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Does anybody have a guide to this, containing code samples, tips and an outline of the different IO approaches?

I have checked out the the API documentation. There are also some basic examples with scala.io.Source in Programming in Scala.

There are some pretty basic questions already answered here on SO.

I'm looking for something more in depth.

Alternatively, any tips on exactly which bits of the API documentation to focus on and which Java libraries? I'm familiar with System.IO in .NET land, but not so much Java.

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5 Answers 5

up vote 5 down vote accepted

Scala's standard library is currently pretty limited for I/O, so you'll probably want to dig into Java's libraries. Oracle's Basic I/O tutorial, covering java.nio, looks like a reasonable starting point.

A while ago there was some discussion about a community driven redesign of Scala I/O called scala-io, but I'm not sure the official status. The mailing list hasn't seen much recent activity, but the code in Github is being actively developed (incubator mailing list and Github project). In his answer, hishadow gave a link to scala-io documentation.

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Let's not forget that you can get Scala for .NET which should be able to use System.IO just like any other .NET application. –  Michael Dillon Aug 11 '11 at 4:13
@Michael It's being rapidly improved, but do you know if .NET is usable at this point? –  Kipton Barros Aug 11 '11 at 15:08
@Kipton Barros: It can compile itself, and scalac is a pretty large, complex piece of Scala code. The biggest problem is going to be Scala code that doesn't depend purely on Scala libraries, i.e. that has dependencies on Java libraries. –  Jörg W Mittag Aug 11 '11 at 15:41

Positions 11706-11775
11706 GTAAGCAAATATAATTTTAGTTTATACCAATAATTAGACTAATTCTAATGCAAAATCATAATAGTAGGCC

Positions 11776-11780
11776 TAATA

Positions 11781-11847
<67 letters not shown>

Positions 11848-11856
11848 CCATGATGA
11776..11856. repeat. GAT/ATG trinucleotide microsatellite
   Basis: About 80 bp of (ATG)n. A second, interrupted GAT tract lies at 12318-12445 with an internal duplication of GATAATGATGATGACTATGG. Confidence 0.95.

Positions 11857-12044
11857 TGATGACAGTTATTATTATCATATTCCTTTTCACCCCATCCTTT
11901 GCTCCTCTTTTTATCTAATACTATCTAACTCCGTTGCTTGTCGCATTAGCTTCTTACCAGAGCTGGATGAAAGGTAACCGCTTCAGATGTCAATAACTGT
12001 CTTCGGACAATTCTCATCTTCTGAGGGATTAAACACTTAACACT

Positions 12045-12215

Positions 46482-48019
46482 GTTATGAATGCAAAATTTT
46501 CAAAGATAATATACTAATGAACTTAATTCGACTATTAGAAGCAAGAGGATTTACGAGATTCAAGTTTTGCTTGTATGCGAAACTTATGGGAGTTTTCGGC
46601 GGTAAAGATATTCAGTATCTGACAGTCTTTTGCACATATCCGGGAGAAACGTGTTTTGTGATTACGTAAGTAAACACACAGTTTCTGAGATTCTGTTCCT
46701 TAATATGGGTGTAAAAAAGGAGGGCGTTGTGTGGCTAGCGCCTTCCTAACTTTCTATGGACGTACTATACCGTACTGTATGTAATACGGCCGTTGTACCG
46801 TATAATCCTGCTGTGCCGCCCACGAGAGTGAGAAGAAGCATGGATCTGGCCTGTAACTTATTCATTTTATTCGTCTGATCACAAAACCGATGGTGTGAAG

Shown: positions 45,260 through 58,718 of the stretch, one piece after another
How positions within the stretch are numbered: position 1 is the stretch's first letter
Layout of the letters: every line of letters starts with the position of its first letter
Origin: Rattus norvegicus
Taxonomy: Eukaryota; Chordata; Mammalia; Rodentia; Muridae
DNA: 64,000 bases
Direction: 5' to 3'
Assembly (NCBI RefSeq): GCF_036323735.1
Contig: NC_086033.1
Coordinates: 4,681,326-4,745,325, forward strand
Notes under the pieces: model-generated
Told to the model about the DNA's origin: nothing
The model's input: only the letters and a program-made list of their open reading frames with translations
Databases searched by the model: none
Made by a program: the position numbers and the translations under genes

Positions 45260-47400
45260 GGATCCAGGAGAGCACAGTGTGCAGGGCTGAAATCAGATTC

@Jörg Getting off topic, but do you know if Scala for .NET will support user defined value types, and VM level reified generics for value types? Those are the aspects of .NET that sound really appealing for numerical work, and a clear advantage over JVM. Scala has @ specialized which helps, but the implementation is still buggy. –  Kipton Barros Aug 11 '11 at 16:26
@Kipton Barros: It has to be compliant with the Scala Language Specification, which means type erasure for generics. I believe they did toy around with the idea but found too many corner cases where code would behave differently. The same applies to structs: Scala doesn't have them. Period. That is, of course, not to say, that a sufficiently clever compiler would not be able to, say, compile purely immutable case classes into structs. –  Jörg W Mittag Aug 12 '11 at 20:12

My tip is to look also at tools Path,File and Directory.

They have little sugar (that everyone has in their little utils library) like:

val writer = File("/my/file").bufferedWriter

Then have a look at Process like here

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I wouldn't recommend internal classes from the compiler, they can change at will. –  soc Aug 11 '11 at 11:15
for throwaway scripts - something that I do often, its nice not to need an additional jar. Yes, in real programs its bad. –  Ido Tamir Aug 12 '11 at 21:36

There is an in-development IO library with documentation available at http://jesseeichar.github.com/scala-io/. Included are examples for different usages.

The source repository is at https://github.com/jesseeichar/scala-io.

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Note, the docs appear to have migrated to jesseeichar.github.com/scala-io-doc/index.html –  Dav Clark Jan 31 '12 at 23:29

I recommend looking at java.nio.

Due to technical limitations of the underlying Java platform implementing IO in Scala wasn't a good idea.

This has changed with Java 7, which provides good Java APIs for everything related to file management.

There are some thoughts about an IO library for Scala, but no decision about that yet.

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The author of scala-IO, Jesse Eichar, has recently began a series of articles about using Scala-IO on his blog: here's the 'getting started' entry.

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